On Thursday, the International Chamber of Commerce (ICC) approved new Uniform Rules on Forfaiting (URF) to govern the international market, taking effect from January 1, 2013.
Essentially, forfaiting involves selling a bill of exchange without recourse. It frees the exporter from political or commercial risks. It does not affect his borrowing limits/capacity and relieves him from the botheration of credit administration and collection problems. It does not require a long-term relationship with the forfaitor and eliminates the need for export credit insurance.
Typically, the transaction involves an exporter who approaches a forfaitor, who collects details about the importer, supply, credit terms, documentation, etc, and after ascertaining the country risk and credit risk involved, quotes a discount rate. If this is acceptable, the exporter signs a contract with the forfaitor and after the export, sells his bills of exchange to the latter. The exporter saves on costs of interest, credit insurance and, sometimes, the letter of credit but still might find the discount rate unattractive. But he gets the convenience of selling the debt without recourse, unlike a post-shipment credit facility, where banks can recover the money from the exporter if the importer does not pay.
Invariably, there are counterparties with whom the forfaitor covers his risk, usually a bank which issues a letter of credit or guarantee or co-accepts the bill of exchange In very exceptional cases, the forfaitor may proceed with only the assurance of the importer. There is also a fairly developed secondary market, of transactions between banks and other financial institutions. However, standard disciplines had not evolved for forfaiting transactions and so, the ICC and the International Forfaitors Association collaborated to create new rules, suitable for modern practices.
ICC says the rules do not change the nature of the payment claim being originated or on-traded; these can be used with the full and ever-expanding range of instruments used to finance trade. The URF’s major advantage is the standardisation of practices, the way Uniform Customs & Practices for Documentary Credits developed by ICC has standardised the way the banks handle transactions in letters of credits, to make it the most used set of private rules in the commercial world.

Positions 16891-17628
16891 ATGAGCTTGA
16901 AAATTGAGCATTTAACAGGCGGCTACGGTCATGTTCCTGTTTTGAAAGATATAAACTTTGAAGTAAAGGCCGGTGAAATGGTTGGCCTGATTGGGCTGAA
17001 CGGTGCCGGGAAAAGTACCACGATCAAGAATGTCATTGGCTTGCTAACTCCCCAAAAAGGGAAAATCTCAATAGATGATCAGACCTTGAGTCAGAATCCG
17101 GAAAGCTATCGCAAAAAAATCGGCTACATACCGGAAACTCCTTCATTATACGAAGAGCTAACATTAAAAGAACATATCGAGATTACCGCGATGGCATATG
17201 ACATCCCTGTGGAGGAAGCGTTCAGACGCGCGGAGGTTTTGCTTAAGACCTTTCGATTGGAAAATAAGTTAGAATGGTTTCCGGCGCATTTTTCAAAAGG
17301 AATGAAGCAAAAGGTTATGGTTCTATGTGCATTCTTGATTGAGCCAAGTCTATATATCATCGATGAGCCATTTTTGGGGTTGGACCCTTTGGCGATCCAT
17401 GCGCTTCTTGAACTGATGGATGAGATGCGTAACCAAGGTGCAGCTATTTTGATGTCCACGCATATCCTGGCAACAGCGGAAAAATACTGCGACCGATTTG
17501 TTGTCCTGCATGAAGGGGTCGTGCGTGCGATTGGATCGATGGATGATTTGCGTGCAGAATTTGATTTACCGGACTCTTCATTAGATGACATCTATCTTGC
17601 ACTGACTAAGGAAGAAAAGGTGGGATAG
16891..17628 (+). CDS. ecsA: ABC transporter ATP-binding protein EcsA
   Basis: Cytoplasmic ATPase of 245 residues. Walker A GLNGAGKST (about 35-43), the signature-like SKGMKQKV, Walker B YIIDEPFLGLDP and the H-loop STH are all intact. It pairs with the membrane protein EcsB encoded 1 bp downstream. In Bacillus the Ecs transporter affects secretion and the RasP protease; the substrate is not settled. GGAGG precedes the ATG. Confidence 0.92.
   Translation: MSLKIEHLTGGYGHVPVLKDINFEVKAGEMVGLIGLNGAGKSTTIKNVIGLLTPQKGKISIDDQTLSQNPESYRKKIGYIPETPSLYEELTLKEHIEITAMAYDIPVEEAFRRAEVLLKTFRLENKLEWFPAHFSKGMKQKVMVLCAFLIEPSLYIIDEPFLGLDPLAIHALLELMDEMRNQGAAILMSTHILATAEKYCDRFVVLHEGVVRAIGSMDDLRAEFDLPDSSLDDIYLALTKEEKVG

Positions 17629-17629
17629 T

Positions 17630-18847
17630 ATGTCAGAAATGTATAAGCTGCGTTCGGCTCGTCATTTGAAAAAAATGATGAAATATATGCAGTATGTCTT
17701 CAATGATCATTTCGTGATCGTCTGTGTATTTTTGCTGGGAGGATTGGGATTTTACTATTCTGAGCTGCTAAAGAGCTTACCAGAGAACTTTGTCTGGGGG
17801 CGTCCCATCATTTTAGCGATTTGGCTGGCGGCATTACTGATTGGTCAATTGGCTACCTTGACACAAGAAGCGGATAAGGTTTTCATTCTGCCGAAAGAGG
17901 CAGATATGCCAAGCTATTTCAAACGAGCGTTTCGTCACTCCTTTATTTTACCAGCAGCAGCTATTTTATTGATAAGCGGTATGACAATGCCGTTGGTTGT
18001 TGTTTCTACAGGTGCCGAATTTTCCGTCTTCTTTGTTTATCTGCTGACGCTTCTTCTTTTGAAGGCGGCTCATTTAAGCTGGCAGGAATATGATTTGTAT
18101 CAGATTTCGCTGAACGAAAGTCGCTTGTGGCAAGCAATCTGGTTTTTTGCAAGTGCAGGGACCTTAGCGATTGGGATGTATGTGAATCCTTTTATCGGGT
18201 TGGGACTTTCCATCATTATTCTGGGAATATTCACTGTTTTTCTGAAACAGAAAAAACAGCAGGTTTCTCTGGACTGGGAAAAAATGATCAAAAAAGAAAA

In India, forfaiting as an export financing option has been approved by the Reserve Bank of India. The facility is to be provided by an international forfaiting agency through an authorised dealer (see RBI Circular 42 A. D.(M.A.) series dated October 27, 1997). Forfaiting proceeds, on a without recourse basis, are to be received in India as soon as possible after shipment but within the period specified by RBI for realisation of export proceeds.
A transaction is to be routed through an authorised dealer who, apart from handling documentation, will also provide certification for GR Form purposes.
ICC estimates that the URF will help grow the forfaiting business significantly from the annual turnover of $300 billion. In India, forfaiting has not caught on significantly, due to preferential interest rates for export credit and reasonable guarantee cover costs from the Export Credit Guarantee Corporation.